It’s the time of year when growers’ minds start turning toward new varieties – how to build the right production mix, what to include in your selection. Knowing how cultivars perform and being aware of any quirks can help make the decisions easier. Don’t be afraid to change your production mix, just be smart about how you do it.


Succulents continue their reign of popularity. New varieties are being introduced every year, and it’s exciting to see what breeders are developing. New breeding has resulted in more compact and colorful selections, without sacrificing production time or adding efforts.

The ever-popular hens and chicks are enjoying a resurgence in appeal, and new selections like Chris Hanson’s Chick Charms make a great addition to today’s production mix. Keep an eye out for Fusarium in hotter, humid climates. A monthly fungicide drench can help during warmer months.

As an added benefit, the new forms and colors make these new selections great choices for mixed containers. Their controlled habits and growth have them well-suited for a variety of combinations. And if you have a savvy container designer on staff, they’ll have a great time finding new and creative ways to explore their potential. As you’re building your combos, use a well-draining mix, and avoid watering in midday sun as this can cause some leaf burn.


Heuchera is another category that has enjoyed an explosion in breeding in recent years, with many new varieties joining the market. These can be a great way to bring strong colors into your product mix. For example, Citronelle is a bright yellow variety that turns rich bronze in fall and winter. It was a top-rated variety in trials at Mt. Cuba Center in Delaware. It’s best in shade in the Mid-Atlantic and farther south, but can stand more sun in northern areas. Hardy in Zones 4 to 9.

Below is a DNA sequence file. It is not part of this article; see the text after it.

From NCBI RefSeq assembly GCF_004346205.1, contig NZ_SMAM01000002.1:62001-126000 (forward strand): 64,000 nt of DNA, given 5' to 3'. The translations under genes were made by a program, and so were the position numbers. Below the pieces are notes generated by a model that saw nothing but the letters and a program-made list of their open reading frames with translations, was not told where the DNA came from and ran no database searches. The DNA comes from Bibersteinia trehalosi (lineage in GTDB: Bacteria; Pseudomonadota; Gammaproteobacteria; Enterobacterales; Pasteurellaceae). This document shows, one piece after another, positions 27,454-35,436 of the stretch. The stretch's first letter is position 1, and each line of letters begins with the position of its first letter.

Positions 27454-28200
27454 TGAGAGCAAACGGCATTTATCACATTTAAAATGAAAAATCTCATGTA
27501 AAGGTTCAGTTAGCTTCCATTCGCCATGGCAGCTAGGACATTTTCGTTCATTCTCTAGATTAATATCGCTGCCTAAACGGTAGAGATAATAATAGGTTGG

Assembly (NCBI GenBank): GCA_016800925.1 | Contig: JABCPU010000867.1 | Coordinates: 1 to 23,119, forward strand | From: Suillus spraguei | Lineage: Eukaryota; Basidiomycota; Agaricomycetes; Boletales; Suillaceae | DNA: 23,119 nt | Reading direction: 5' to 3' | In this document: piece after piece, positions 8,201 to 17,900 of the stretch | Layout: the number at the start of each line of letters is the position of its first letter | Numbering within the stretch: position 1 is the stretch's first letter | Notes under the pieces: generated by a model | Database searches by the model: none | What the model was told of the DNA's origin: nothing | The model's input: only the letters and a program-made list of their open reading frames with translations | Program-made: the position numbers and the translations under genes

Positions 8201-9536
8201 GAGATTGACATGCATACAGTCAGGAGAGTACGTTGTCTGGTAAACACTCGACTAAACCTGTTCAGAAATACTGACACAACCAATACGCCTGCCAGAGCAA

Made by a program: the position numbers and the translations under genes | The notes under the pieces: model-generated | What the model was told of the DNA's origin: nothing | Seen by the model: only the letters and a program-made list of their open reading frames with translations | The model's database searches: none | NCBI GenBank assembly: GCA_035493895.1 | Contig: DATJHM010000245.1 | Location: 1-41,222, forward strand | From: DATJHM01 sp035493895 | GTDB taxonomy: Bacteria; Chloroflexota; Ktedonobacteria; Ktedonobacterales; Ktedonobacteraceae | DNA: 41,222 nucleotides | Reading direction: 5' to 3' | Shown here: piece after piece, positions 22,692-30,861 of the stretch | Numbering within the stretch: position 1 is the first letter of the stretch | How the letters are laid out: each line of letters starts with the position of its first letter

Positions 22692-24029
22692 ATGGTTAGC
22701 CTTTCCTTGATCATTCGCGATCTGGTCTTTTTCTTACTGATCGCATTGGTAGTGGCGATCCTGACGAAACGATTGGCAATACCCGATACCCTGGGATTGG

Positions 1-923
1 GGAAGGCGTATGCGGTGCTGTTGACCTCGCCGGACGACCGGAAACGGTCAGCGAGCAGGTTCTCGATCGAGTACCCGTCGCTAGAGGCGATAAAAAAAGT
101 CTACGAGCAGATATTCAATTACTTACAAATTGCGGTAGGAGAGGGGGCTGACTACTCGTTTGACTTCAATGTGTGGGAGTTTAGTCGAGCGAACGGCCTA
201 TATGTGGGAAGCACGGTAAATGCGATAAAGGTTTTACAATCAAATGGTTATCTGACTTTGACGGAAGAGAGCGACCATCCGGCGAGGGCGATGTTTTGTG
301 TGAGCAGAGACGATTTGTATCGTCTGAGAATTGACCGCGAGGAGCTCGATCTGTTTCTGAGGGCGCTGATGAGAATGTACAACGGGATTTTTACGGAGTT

The category continues to expand with lots of breeding and new varieties on the Heucherella side too. Since Heuchera and Tiarella came together in 2002, we’ve seen a huge swell of product development and increasing interest for both the landscape and containers. The aptly named and aptly timed Solar Eclipse has dramatic scalloped red/brown leaves with lime green borders. Pollinators love it, too.

Both Heuchera and Heucherella work great for mixed containers, which are also hot right now. Use a well-draining mix, and be sure to get plants finished prior to high summer temps, as this will slow their growth in warmer climates.


After a long period of under-appreciation, ornamental grasses are finally gaining some ground. The key when looking for great grasses is seeking selections with great landscape performance balanced by use-appropriate habit. One of my favorites is Pennisetum, like the Royal Collection.

They were developed at the University of Georgia and provide many sizes and shapes to choose from for the landscape. While leaf spot can be a concern for some Pennisetum, recent selections have great resistance to leaf spot and are an easy addition to most programs. Some, like First Knight, are an excellent choice for mixed containers. Pennisetum is generally fast growing, so plan accordingly. If you’re using them in mixed containers, consider using a place holder while the rest of the container establishes, and add in the Pennisetum near the end to keep it from crowding out other plants. Use a well-draining mix and be careful not to over-fertilize, as they are fast growing.

Finding new varieties

Working with breeders can be a great way to find new varieties. Find out who is working on new varieties of plants you grow, and visit with them at the next trade show. They are plant people too, and you will probably have plenty to talk about. Remember, they want you to sell their plants as much as you want to sell them; maybe more.

TOP LEFT: Pennisetum First Knight
Heuchera Citronelle
Heucherella Solar Eclipse
Sempervivum Chick Charms Sugar Shimmer
Photos courtesy of Emerald Coast Growers

Josiah Raymer is head grower and general manager for Emerald Coast Growers, one of the country’s largest ornamental grass and perennial producers.